One final similarity that illustrates the public awareness of Android is that of people in the market for a smartphone, 17% planned to get an Android handset, while 20% planned to get an iPhone. This is certainly much closer than a few months ago.
Adam Kramer has been working on a project at Facebook aggregating 100 million users’ status updates into a database and parsing it for positive and negative words. When you map this data over a timeline spanning a couple years, what do you have? The Facebook United States Gross National Happiness Index.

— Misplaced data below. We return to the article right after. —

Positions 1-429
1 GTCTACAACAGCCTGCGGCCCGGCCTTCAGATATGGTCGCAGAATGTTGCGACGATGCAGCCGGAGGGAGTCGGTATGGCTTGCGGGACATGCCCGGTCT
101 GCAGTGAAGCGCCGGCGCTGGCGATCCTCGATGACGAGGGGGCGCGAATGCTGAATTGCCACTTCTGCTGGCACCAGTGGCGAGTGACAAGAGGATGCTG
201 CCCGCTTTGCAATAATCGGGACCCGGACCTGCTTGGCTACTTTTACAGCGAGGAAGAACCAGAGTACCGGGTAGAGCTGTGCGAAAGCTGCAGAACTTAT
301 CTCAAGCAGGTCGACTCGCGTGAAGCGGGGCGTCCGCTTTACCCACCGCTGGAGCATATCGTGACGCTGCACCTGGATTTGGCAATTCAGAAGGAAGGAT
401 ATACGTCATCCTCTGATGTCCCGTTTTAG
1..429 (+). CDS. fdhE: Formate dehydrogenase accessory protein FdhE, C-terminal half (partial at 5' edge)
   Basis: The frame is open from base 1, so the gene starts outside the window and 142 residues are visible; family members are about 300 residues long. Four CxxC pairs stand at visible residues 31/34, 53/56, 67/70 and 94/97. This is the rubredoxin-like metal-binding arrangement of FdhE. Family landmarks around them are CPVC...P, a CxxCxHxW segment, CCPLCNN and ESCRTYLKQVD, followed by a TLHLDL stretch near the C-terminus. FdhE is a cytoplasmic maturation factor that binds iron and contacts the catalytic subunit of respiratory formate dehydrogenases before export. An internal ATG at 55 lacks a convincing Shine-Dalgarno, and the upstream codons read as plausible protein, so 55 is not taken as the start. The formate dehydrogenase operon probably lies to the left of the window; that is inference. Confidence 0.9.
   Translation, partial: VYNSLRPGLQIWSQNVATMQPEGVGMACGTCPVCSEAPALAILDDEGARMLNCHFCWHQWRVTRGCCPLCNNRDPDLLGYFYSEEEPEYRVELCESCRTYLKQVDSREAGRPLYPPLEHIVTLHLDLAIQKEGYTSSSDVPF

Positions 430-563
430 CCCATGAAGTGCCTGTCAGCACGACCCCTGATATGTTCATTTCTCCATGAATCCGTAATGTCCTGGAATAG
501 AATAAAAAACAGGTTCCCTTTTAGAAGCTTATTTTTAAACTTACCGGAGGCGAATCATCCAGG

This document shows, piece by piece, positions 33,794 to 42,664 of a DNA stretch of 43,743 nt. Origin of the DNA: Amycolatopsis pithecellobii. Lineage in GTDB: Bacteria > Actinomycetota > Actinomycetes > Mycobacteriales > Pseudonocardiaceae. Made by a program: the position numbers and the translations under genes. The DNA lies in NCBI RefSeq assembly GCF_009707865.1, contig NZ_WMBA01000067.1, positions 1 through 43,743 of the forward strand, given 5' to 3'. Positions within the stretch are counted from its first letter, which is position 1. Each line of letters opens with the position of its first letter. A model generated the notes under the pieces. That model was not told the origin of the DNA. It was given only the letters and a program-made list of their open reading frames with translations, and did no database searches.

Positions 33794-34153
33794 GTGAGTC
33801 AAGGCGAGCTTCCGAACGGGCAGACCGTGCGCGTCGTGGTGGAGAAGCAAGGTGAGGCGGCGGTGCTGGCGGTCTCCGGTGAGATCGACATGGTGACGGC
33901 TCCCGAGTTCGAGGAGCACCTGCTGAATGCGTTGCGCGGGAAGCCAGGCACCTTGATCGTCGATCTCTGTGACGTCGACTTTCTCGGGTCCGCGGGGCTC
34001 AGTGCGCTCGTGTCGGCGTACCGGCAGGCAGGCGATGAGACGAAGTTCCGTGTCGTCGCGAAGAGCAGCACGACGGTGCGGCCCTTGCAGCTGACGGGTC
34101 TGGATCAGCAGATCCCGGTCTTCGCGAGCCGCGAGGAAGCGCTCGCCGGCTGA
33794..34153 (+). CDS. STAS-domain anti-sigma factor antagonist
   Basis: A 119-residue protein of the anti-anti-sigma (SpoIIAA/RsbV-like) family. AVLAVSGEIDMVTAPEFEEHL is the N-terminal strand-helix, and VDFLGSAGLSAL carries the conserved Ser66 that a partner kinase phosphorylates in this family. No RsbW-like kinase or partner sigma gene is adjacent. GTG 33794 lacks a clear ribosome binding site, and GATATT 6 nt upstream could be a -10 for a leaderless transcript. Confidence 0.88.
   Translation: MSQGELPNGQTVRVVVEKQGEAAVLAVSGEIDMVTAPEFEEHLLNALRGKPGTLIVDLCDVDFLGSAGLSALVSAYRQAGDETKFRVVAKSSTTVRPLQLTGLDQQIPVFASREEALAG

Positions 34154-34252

They have taken precautions so no one’s privacy is in trouble, but they tally a score each day based upon the status updates’ positive and negative emotion words. Some of the conclusions are obvious and expected: people are much happier (9.7% happier) on Friday than Monday—the saddest day of the week. Further, according to the study, two of the saddest days of the year were the days when Heath Ledger and Michael Jackson died.
The other fairly common spikes fell around major U.S. holidays: Thanksgiving, Christmas, and the fourth of July.
You can check out the index yourself over on the Facebook site. How accurate do you think this type of “polling” can be, and do you think its findings are credible?